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Monday, June 21, 2010

Big News...or at least it is in my world

Hopefully, this blog post does not come across as self-centered. (But if it does, I apologize profusely.)

Let me start with the reality that in my life I have been incredibly blessed. My family is awesome – supportive, encouraging and fun. Having grown up on a farm has been a wonderful, priceless series of life lessons, great experiences and very much a defining facet of who I am. The privilege of growing up alongside high caliber horses that my parents bred and trained is one detail that cannot be overlooked. It is an honor to be able to have been a part of their lives and that aspect is multiplied with having been part of the breeding, raising, training and competition phases…I have been blessed with a wonderful family of four legged friends as well as my wonderful human family.

The world-class equine athlete is a wonderful creature and it is a rare privilege to have had so many in our barn already. There is a strong sense of obligation to maximize their individual potential with dedicated training, competition and daily attention. The relationship between a horse and their rider is that of partnership and acceptance with an unspoken daily dialogue building trust and obedience while performing more demanding and intricate exercises upon request. Each horse is an individual and much like a relationship between people, sometimes the chemistry is ‘just right’ and the training process flows like a stream over a series of small smooth pebbles…it is just easier with that particular individual to make minute corrections and advance at a faster pace than is the norm. Advancing the training of an upper level horse is a time consuming effort as there is no substitute for hours of training and sweat for both horse and rider but in cases where the bond between horse and rider is just ‘right’, the effort is reduced and the work is fun.

At this time, there are several super stars advancing in their training here at the farm that I personally have ‘clicked’ with and I would like to concentrate my riding efforts on more solidly. As we have been breeding horses since the 1970’s, there have always been lovely youngsters coming along in their schooling and we have offered them for sale and they go on to delight their new owners and enjoy great success. At the moment, we have quite a few promising horses that are brilliant prospects for different areas of sport (dressage, hunter/jumpers, eventing) and it is lovely to see so many bright examples of the breeding program preparing for their careers. But I find myself resenting these lovely, talented youngsters for taking my energy and focus away from my ‘favorite’ rides each day.

As a Young Rider there were some competitive highlights that I would like to think were just the beginning of my career. I enjoy the energy found in high-level competition and the focus that is required of both horse and rider. The challenge of being able to bring the best out of your horse for the world to see is a thrill like none other.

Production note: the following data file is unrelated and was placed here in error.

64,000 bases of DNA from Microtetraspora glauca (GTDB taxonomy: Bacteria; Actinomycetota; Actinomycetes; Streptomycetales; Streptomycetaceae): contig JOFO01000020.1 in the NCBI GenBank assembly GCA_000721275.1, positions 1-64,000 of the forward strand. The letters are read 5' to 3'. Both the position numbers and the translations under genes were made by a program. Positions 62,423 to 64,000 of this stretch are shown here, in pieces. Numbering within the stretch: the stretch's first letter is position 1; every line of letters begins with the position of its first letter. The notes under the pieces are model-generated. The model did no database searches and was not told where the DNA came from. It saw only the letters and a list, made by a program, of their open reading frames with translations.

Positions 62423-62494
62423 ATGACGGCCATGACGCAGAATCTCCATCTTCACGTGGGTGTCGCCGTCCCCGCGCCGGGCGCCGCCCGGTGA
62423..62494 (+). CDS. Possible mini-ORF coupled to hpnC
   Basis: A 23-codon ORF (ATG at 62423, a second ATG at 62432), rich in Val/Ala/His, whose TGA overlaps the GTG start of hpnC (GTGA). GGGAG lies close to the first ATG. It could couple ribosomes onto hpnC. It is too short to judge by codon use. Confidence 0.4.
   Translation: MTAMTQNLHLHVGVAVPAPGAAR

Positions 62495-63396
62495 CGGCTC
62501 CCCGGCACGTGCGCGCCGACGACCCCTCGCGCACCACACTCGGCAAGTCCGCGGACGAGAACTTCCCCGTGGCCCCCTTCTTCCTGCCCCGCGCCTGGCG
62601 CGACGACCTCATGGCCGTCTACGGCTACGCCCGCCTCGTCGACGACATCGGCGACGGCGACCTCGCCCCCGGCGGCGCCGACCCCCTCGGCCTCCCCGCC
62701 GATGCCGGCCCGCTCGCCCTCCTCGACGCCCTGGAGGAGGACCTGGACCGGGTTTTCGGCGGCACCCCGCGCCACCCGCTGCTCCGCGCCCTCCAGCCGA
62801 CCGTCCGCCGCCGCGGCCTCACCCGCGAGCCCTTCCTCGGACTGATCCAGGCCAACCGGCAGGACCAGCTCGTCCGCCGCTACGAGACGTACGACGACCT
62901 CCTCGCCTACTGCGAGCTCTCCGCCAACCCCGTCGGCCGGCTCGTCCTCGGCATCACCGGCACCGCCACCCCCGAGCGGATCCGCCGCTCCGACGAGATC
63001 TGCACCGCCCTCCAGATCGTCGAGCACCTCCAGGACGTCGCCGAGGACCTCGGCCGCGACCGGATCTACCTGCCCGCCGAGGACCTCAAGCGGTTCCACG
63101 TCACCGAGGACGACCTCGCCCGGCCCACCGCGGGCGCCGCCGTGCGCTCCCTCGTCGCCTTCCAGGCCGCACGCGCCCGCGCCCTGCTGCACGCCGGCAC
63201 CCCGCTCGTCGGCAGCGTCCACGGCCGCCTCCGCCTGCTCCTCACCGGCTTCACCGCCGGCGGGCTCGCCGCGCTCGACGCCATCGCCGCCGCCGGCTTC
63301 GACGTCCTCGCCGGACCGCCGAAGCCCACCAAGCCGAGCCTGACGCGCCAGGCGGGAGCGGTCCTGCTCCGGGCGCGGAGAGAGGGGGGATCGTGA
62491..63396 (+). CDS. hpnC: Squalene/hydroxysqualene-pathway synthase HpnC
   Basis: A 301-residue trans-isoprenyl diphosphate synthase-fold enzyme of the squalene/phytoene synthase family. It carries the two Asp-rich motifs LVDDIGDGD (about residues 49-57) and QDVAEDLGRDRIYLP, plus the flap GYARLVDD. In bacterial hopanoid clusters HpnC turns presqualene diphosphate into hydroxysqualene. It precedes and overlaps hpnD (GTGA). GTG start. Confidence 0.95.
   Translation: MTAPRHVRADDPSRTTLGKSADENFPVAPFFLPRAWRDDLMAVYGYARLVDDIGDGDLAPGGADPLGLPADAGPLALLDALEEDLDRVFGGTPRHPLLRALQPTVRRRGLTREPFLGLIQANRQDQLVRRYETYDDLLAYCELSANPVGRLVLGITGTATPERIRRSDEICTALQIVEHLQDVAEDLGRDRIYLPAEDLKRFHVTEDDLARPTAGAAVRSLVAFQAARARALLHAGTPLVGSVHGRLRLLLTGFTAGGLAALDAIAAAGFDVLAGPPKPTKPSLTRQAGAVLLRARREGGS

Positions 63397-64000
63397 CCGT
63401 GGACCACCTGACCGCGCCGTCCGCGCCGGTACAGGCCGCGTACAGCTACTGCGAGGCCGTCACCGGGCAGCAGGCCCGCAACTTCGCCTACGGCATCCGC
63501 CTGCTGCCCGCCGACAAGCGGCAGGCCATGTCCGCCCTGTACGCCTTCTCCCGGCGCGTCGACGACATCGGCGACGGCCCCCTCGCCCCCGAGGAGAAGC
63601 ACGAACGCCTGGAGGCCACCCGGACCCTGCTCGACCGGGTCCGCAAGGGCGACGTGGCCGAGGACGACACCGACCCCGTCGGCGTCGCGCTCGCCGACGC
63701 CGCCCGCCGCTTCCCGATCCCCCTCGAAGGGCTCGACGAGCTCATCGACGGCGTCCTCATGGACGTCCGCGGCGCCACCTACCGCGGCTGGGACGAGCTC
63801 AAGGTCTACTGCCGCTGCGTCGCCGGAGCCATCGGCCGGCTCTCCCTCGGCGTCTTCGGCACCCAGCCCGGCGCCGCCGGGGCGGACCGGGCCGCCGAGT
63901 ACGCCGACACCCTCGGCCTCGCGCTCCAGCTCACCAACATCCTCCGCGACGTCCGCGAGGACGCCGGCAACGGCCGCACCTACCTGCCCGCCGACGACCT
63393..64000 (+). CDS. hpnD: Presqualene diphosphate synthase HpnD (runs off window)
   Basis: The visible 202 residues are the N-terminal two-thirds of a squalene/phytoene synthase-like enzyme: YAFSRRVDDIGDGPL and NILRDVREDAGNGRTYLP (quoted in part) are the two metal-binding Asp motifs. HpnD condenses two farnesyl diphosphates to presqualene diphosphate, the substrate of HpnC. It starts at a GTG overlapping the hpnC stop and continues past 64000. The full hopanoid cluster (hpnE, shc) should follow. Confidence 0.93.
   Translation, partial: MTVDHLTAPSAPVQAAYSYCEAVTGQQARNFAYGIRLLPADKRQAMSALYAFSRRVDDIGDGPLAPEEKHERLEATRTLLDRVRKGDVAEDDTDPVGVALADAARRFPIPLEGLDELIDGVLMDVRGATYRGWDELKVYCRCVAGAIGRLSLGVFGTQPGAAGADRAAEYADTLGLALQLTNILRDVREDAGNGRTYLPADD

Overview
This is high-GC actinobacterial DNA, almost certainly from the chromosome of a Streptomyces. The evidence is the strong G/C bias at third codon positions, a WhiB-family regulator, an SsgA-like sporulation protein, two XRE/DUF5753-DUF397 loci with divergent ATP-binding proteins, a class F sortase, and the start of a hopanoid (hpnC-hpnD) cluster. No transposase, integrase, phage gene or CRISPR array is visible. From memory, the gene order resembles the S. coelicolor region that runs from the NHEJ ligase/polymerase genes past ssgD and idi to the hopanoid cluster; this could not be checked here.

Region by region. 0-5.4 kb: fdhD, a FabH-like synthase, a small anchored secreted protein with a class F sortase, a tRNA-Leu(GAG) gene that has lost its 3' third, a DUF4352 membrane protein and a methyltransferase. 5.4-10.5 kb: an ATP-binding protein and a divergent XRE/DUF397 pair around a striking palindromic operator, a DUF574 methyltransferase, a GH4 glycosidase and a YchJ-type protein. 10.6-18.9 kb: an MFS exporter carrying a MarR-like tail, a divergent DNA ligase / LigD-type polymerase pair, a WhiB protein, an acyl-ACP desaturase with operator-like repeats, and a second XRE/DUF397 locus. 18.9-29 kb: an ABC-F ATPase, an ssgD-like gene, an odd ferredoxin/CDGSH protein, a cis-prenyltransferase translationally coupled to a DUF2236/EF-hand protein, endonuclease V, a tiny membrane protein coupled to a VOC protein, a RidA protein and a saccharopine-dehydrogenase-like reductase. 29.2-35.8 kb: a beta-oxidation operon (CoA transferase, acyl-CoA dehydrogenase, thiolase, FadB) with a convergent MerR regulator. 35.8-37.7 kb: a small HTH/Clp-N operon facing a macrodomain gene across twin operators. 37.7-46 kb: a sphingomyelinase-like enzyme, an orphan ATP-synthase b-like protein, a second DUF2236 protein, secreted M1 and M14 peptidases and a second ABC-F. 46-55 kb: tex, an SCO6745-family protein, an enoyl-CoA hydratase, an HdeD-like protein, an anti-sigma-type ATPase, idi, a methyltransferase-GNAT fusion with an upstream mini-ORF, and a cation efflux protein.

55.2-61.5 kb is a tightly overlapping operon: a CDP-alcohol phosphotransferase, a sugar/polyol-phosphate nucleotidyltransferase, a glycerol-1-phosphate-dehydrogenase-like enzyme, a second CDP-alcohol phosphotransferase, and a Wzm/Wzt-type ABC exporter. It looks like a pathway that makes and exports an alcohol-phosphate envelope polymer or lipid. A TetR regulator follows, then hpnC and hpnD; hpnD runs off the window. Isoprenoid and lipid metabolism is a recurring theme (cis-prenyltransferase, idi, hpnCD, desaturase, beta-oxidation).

There were some bumps in the road of my life since those days and it is with great joy I can say that my job is my passionate love. The hard work and daily effort are still a challenge that make me bounce of out bed in the morning and in the evening I find myself counting the hours until I can go ride the ‘special’ ones on the list for the following day. There are two horses in particular that I would like to concentrate my efforts on with the goal of the World Championships for Young Horses in 2011. There is also a youngster that should be ready to do the Developing Prix St. Georges over the winter with the National Championships in the summer as a very real and attainable goal for him. And two Dressage Royal offspring that deserve to be campaigned as contenders in the USEF Four Year Old Tests for the National Championships. All of these particular riding goals require me to maintain a high level of fitness (thank you to the delightful event horses for reminding me to gallop and jump more often), cut back on the ‘extra’ horses on the riding list and concentrate more fully on what each particular equine star student needs from me as a rider.

So in order to come within spitting distance of these particular goals, most of the horses that are on the Sales Pages of the farm website will need to find new homes and delight other people each day with their particular gifts and skills as riding horses. They are fun to ride, gifted and athletic...but the rapport is not there for me with all of them and there are only so many hours in each day. That makes the big ‘news’ on the farm from where I am typing is that we have some really nice horses for sale at the moment and it would be lovely to have them find people who are interested in having talented, athletic horses to enjoy for themselves.

Some people might think that this is just a sales pitch. Perhaps it is in some respects. But the reality is that it is not every day that the most talented horse you have had the privilege of sitting on crosses your path - let alone to have several at the same time out of the same breeding program all at slightly different levels in their training. For me, as a rider the obligation exists to maximize their potential to the best of my ability, so hopefully this post conveys the sense of urgency and joy that make up the start of each of my days here at Watermark Farm.

So if you know of anyone who is looking to purchase a new equine partner, please have them contact my mother, Anne ( .

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